TCJL SUPPORTS HB 1859 – Rep. Myra Crownover (R-Lake Dallas), vice chair of the House Committee on Energy Resources, has filed legislation to clarify the priority of liens held by oil and gas producers against the first purchaser of oil and gas production. The need for clarification arises under a Delaware bankruptcy court’s decision in In re SemCrude, 407 B.R. 112 (Bankr. D. Del 2009). The court determined that Texas oil and gas producers who sold their production to SemCrude failed to perfect their security interests because they did not file UCC-1 financing statements in Delaware and Oklahoma. Texas law (§9.343 of the Texas Uniform Commercial Code) currently provides that producer liens are automatically perfected without filing financing statements. SemCrude subsequently sold the production to subsequent purchasers and then declared bankruptcy without paying the proceeds of the sale to the producers. As unsecured creditors in bankruptcy, the producers’ claims went to the end of the line. They have subsequently filed suit in an effort to recover from the subsequent purchasers that bought and paid for the production from SemCrude.
HB 1859 clarifies Texas law to give the producer automatic perfection of a security interest against the first purchaser (e.g., SemCrude), regardless of the jurisdiction in which the first purchaser is organized: (1) for oil and gas production owned by, received by, or due the first purchaser; and (2) in the identifiable proceeds of that production, if the proceeds are oil or gas production, inventory of raw, refined, or manufactured oil or gas production, or rights to or products of any of those. Automatic perfection of a security interest in oil and gas production against the first purchaser also extends to a purchase-money security interest.
HB 1859 also provides that a sale of oil and gas production by a first purchaser to a subsequent purchaser cuts off the liens and security interests in the production and its proceeds. In other words, once a subsequent purchaser (e.g, a distributor, terminal, or retail seller) has bought and paid for the production from the first purchaser, the producers cannot enforce their lien against the first purchaser any further down the chain, as some are attempting to do in the SemCrude litigation. The public policy rationale for this change is simple: innocent purchasers who are not affiliated with or representative of the first purchaser should not have to pay twice for the same production. This policy is current Texas law, expressed in §9.320(a), Business & Commerce Code, which provides that a buyer in the ordinary course of business takes free of a security interest created by the buyer’s seller, even if the security interest is perfected and the buyer knows of its existence. HB 1859 affirms that, in the case of oil and gas production, Texas law does not make a bona fide subsequent purchaser for value liable for the financial condition or business dealings of the first purchaser.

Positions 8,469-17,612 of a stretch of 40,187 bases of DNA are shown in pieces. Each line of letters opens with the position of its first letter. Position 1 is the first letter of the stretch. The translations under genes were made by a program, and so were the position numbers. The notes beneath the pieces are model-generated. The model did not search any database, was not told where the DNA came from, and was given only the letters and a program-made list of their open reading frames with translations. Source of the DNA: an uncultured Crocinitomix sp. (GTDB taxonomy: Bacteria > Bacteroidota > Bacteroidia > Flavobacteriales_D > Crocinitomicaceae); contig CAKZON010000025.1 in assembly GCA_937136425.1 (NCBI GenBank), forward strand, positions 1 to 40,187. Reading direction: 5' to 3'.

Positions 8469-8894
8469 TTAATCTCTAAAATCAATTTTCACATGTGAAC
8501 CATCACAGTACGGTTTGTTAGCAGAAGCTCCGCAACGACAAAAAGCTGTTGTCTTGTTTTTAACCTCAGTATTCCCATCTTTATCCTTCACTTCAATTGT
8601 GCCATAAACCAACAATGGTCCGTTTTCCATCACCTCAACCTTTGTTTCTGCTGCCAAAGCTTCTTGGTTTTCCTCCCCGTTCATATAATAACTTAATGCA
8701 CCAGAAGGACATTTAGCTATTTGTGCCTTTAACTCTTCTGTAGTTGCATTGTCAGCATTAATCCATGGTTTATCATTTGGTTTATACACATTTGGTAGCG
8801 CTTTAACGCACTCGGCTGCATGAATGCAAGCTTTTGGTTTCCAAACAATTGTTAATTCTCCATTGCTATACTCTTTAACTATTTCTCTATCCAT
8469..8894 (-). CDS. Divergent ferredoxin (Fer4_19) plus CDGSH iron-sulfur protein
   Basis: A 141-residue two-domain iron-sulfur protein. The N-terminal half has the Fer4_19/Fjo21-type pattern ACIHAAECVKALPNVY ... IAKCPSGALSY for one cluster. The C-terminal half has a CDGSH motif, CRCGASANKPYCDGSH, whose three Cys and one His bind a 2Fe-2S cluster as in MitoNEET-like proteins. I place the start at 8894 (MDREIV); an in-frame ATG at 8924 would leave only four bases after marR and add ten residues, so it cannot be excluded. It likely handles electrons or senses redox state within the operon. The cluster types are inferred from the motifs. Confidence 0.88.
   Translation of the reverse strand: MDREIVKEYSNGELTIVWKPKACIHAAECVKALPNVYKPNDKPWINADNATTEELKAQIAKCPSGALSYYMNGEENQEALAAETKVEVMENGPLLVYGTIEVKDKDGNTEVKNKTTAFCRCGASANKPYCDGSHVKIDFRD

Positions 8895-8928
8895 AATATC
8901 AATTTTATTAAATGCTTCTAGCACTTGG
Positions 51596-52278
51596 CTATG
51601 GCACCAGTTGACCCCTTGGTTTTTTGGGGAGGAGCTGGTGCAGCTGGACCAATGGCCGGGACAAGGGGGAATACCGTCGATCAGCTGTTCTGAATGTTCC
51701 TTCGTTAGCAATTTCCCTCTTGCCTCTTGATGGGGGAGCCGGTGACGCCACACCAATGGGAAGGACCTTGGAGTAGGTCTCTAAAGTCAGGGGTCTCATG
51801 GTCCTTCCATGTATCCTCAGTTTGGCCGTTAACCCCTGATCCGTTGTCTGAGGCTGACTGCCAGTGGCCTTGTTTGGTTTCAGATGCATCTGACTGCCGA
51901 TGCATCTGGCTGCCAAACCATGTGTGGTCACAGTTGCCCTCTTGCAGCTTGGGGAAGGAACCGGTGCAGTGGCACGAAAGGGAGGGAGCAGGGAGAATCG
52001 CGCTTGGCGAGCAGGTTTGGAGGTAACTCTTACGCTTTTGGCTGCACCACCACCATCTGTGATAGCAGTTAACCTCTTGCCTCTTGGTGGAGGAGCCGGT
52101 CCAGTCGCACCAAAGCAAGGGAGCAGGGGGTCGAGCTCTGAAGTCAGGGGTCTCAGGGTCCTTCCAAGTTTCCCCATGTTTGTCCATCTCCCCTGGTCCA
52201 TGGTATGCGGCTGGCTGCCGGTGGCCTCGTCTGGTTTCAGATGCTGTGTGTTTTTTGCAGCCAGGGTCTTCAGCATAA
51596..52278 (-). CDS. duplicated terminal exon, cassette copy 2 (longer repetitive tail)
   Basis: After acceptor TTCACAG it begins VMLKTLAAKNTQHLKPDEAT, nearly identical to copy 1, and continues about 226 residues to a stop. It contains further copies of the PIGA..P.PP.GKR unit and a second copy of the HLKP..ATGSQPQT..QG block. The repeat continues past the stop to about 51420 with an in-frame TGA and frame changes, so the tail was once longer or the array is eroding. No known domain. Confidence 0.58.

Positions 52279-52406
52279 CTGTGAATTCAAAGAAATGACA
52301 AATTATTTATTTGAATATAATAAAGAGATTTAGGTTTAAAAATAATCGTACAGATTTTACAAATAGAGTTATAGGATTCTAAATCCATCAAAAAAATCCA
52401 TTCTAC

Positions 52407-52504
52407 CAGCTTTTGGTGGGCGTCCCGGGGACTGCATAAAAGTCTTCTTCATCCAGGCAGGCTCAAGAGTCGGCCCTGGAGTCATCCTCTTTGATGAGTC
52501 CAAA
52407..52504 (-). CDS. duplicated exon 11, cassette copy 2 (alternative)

HB 1859 further establishes an optional financing statement for security interests in oil and gas production and the proceeds of production. Although the sale of the production to a first purchaser automatically perfects the producer’s lien under §9.343(b), a producer may elect to file a financing statement in the jurisdiction in which the first purchaser is organized (in the SemCrude case, the jurisdiction is Delaware).
TCJL applauds Rep. Crownover for filing this important legislation to assure that both oil and gas producers and subsequent purchasers of oil and gas production have perfected and enforceable liens against a first purchaser of the production. HB 1859 will assure that the financing of oil and gas production and distribution continues on solid footing.